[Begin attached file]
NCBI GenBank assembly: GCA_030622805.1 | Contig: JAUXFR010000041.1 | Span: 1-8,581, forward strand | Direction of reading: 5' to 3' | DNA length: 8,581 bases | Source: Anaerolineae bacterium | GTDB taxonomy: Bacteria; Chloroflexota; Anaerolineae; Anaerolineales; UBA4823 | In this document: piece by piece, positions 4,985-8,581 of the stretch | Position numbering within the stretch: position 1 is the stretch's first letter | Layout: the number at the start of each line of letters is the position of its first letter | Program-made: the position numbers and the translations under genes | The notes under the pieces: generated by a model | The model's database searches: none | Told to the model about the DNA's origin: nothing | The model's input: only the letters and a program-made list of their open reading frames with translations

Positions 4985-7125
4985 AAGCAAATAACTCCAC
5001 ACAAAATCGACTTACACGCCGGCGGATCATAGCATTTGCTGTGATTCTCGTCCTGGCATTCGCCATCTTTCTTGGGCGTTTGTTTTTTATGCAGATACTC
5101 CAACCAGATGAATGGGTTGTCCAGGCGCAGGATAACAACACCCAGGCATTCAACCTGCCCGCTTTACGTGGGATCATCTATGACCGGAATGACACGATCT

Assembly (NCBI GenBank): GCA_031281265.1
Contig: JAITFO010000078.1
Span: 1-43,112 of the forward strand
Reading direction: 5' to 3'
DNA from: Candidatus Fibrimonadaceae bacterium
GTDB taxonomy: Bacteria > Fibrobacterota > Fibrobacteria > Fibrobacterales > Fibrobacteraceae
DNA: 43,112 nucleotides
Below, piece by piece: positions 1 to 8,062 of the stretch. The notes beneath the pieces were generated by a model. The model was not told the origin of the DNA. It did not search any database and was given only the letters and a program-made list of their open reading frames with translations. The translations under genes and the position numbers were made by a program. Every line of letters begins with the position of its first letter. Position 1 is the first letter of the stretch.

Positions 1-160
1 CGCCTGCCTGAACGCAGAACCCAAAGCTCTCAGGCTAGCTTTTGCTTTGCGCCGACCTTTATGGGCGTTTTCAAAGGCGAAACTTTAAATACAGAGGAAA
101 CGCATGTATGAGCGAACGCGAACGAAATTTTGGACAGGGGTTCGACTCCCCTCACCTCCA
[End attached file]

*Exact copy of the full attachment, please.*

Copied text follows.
NCBI GenBank assembly: GCA_030622805.1 | Contig: JAUXFR010000041.1 | Span: 1-8,581, forward strand | Direction of reading: 5' to 3' | DNA length: 8,581 bases | Source: Anaerolineae bacterium | GTDB taxonomy: Bacteria; Chloroflexota; Anaerolineae; Anaerolineales; UBA4823 | In this document: piece by piece, positions 4,985-8,581 of the stretch | Position numbering within the stretch: position 1 is the stretch's first letter | Layout: the number at the start of each line of letters is the position of its first letter | Program-made: the position numbers and the translations under genes | The notes under the pieces: generated by a model | The model's database searches: none | Told to the model about the DNA's origin: nothing | The model's input: only the letters and a program-made list of their open reading frames with translations

Positions 4985-7125
4985 AAGCAAATAACTCCAC
5001 ACAAAATCGACTTACACGCCGGCGGATCATAGCATTTGCTGTGATTCTCGTCCTGGCATTCGCCATCTTTCTTGGGCGTTTGTTTTTTATGCAGATACTC
5101 CAACCAGATGAATGGGTTGTCCAGGCGCAGGATAACAACACCCAGGCATTCAACCTGCCCGCTTTACGTGGGATCATCTATGACCGGAATGACACGATCT

Assembly (NCBI GenBank): GCA_031281265.1
Contig: JAITFO010000078.1
Span: 1-43,112 of the forward strand
Reading direction: 5' to 3'
DNA from: Candidatus Fibrimonadaceae bacterium
GTDB taxonomy: Bacteria > Fibrobacterota > Fibrobacteria > Fibrobacterales > Fibrobacteraceae
DNA: 43,112 nucleotides
Below, piece by piece: positions 1 to 8,062 of the stretch. The notes beneath the pieces were generated by a model. The model was not told the origin of the DNA. It did not search any database and was given only the letters and a program-made list of their open reading frames with translations. The translations under genes and the position numbers were made by a program. Every line of letters begins with the position of its first letter. Position 1 is the first letter of the stretch.

Positions 1-160
1 CGCCTGCCTGAACGCAGAACCCAAAGCTCTCAGGCTAGCTTTTGCTTTGCGCCGACCTTTATGGGCGTTTTCAAAGGCGAAACTTTAAATACAGAGGAAA
101 CGCATGTATGAGCGAACGCGAACGAAATTTTGGACAGGGGTTCGACTCCCCTCACCTCCA